On-line version ISSN 2312-878X
Print version ISSN 0256-9507
Missionalia (Online) vol.41 n.2 Pretoria Aug. 2013
Kim K & Anderson A. 2011. Edinburgh 2010: Mission now and then. Oxford: Regnum. vii + 476 pages. ISBN 978-1-870345-91-0. No price quoted.
Here we have the 'official record' of the proceedings of the 2010 Edinburgh study process and conference to mark the centenary of the 1901 World Missionary Conference. This will be a primary source of reference for this conference for many years to come along with the fuller record contained in the Edinburgh 2010 website - www.edinburgh2010.org.
This record contains the Edinburgh 2010 Common Call, greetings, a comment on the spiritual life of the conference, homilies, worship, the extremely significant keynote address presented by Prof Dana Robert, perspectives on the address, papers given at the plenary and parallel sessions, reports, reflections, statements, a bibliography and appendices, including documents from the other significant conferences which took place in 2010, the Cape Town Commitment and the Tokyo 2010 Declaration. The focus of the conference was the nine study themes. The resulting reports, prepared from 2008 constituted the 'raw material' (:51) for the discussions. These were critiqued from the perspectives of seven transversal perspectives with the aim of achieving a degree of cross-fertilisation in the ensuing discussions.
It is not correct to say that 'there is no institutional continuation of the Edinburgh 2010 project' (:5) for the bodies which emanated from the 1910 conference still continue its remit which obviates a continuation committee as was found necessary in 1910.
The claim that 'the study process has been polycentric, open-ended and as inclusive as possible of the different genders, regions of the world, and theological and confessional perspectives in today's church' is only partly true in the light of Maluleke's (:73-74) trenchant critique concerning the representation, rather than presentation, of Africans and the continuing dehumanisation rather than restoration of the dignity of the poor, Africans, women, Palestinians et al. So too with the debacle involving the exclusion of Daryl Balia, the conference organiser which calls into question the integrity of the entire conference. While there was a vast increase in the ecclesiastical representation with the inclusion of Roman Catholic and Orthodox participants, the same could not be said of the totality of the participants due to the preponderance of white males. Can this still and always be attributed to an oversight at this late stage in human history? Then there was the issue of the location of the conference; at least here the Lausanne committee got it right in terms of the centre of world Christianity and representativity. What a better way it would have been to celebrate 'the fruit of the event over the last one hundred years in mission and unity' (:3) at 'its centre of gravity in the global south' rather than at the epicentre of Christian decline?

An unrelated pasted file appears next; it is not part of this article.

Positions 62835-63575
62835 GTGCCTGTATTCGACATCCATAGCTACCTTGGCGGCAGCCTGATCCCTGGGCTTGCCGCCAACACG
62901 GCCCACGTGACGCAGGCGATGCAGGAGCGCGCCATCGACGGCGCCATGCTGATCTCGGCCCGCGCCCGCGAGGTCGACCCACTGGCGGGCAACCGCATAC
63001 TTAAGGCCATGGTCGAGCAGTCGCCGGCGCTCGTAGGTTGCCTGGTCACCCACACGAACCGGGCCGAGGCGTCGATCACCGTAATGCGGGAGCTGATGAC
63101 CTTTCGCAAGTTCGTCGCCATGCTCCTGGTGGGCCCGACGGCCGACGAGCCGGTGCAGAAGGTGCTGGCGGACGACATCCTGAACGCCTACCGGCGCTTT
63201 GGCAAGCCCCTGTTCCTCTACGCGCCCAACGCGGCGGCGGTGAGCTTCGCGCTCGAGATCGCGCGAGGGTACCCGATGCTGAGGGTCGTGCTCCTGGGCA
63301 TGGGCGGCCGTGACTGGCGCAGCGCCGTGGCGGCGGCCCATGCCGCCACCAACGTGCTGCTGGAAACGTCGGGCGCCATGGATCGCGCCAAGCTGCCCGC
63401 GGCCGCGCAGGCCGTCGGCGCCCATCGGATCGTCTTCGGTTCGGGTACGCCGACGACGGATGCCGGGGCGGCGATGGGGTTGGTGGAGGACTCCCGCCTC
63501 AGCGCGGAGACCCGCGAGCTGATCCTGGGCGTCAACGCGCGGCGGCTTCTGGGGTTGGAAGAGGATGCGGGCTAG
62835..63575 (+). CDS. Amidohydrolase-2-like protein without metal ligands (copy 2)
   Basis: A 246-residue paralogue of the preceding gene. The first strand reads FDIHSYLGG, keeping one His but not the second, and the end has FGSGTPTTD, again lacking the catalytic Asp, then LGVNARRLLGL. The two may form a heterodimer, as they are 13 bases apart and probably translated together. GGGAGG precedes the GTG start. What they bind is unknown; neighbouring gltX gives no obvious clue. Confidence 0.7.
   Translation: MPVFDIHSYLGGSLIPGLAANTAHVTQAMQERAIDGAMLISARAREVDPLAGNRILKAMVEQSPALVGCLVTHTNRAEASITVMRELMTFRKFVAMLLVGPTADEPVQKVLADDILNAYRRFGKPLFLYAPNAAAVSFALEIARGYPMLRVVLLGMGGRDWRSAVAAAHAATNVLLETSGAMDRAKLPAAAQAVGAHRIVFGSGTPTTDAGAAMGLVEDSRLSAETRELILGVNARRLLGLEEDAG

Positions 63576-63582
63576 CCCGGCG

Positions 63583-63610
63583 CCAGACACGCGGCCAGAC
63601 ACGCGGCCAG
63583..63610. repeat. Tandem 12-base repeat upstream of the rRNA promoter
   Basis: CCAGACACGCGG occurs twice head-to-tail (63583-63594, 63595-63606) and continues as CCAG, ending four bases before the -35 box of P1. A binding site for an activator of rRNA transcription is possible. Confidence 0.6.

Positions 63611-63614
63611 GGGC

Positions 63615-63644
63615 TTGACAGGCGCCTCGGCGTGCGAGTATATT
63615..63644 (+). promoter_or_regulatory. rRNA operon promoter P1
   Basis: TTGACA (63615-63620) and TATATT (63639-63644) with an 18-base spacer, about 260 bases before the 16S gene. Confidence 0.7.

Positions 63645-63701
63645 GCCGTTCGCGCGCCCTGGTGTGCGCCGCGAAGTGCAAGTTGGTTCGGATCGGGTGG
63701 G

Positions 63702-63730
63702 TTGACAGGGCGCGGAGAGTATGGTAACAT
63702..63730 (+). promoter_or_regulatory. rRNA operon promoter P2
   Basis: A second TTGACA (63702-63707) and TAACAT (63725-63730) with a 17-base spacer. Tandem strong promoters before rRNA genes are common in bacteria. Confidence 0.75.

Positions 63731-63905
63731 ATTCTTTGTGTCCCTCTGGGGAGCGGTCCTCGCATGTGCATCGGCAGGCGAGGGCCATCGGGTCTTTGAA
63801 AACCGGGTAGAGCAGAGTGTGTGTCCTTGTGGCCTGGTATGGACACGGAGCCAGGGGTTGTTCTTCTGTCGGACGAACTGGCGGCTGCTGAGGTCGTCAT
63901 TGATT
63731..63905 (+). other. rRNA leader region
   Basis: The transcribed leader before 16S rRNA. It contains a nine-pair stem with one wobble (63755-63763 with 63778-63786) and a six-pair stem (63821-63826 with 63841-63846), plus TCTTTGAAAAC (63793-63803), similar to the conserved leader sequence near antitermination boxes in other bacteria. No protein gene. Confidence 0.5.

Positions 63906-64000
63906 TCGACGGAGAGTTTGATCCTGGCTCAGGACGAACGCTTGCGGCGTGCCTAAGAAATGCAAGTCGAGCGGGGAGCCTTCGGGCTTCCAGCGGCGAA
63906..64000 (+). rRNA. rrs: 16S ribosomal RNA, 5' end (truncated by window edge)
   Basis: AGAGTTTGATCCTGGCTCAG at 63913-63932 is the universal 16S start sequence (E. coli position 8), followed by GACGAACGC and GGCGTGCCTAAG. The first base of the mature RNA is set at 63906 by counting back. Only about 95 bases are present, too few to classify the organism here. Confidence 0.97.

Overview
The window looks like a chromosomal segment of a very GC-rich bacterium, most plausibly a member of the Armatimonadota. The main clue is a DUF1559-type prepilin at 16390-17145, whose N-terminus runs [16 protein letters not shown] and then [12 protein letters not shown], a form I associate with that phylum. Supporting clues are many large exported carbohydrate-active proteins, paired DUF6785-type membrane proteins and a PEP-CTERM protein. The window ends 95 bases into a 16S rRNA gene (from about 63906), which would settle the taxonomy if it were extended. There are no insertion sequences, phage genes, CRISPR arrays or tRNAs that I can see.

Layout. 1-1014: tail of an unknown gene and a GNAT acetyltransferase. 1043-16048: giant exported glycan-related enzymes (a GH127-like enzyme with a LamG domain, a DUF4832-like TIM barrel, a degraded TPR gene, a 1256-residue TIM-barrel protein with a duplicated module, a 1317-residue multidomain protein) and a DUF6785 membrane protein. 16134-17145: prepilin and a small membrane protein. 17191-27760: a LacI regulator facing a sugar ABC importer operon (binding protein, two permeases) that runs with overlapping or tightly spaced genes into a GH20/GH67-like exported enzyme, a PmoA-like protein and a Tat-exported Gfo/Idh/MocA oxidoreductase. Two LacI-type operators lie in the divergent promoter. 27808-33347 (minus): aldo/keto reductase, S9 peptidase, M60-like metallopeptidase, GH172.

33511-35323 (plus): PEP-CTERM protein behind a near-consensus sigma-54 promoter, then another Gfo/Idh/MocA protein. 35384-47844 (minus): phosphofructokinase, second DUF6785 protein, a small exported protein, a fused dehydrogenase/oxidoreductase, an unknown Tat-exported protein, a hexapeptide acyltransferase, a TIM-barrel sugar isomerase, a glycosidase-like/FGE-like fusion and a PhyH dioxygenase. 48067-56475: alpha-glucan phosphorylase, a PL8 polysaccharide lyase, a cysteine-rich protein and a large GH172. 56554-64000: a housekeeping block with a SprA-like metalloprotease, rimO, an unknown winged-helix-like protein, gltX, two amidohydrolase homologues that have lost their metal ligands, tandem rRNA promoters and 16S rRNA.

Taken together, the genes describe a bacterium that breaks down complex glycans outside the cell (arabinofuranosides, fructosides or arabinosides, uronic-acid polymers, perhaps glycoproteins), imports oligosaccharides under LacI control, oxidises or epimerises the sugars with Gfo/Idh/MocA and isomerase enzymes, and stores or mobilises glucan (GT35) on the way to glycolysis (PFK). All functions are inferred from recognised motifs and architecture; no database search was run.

It was only right that the conference took place in the context of the spiritual life and that its worship was not dominated by the traditions of the West/North. Sadly, still one hundred years after Edinburgh 1910, it was not possible for all the participants to celebrate the sacrament of holy communion together. This remains a serious challenge to the mission and unity of the world Christian community. Doubtless, the participants had a 'good' conference, but it remains to be seen how it will contribute to the reconciliation of all in Christ.
Reviewer: Prof GA Duncan, Faculty of Theology, University of Pretoria, PRETORIA, 0002.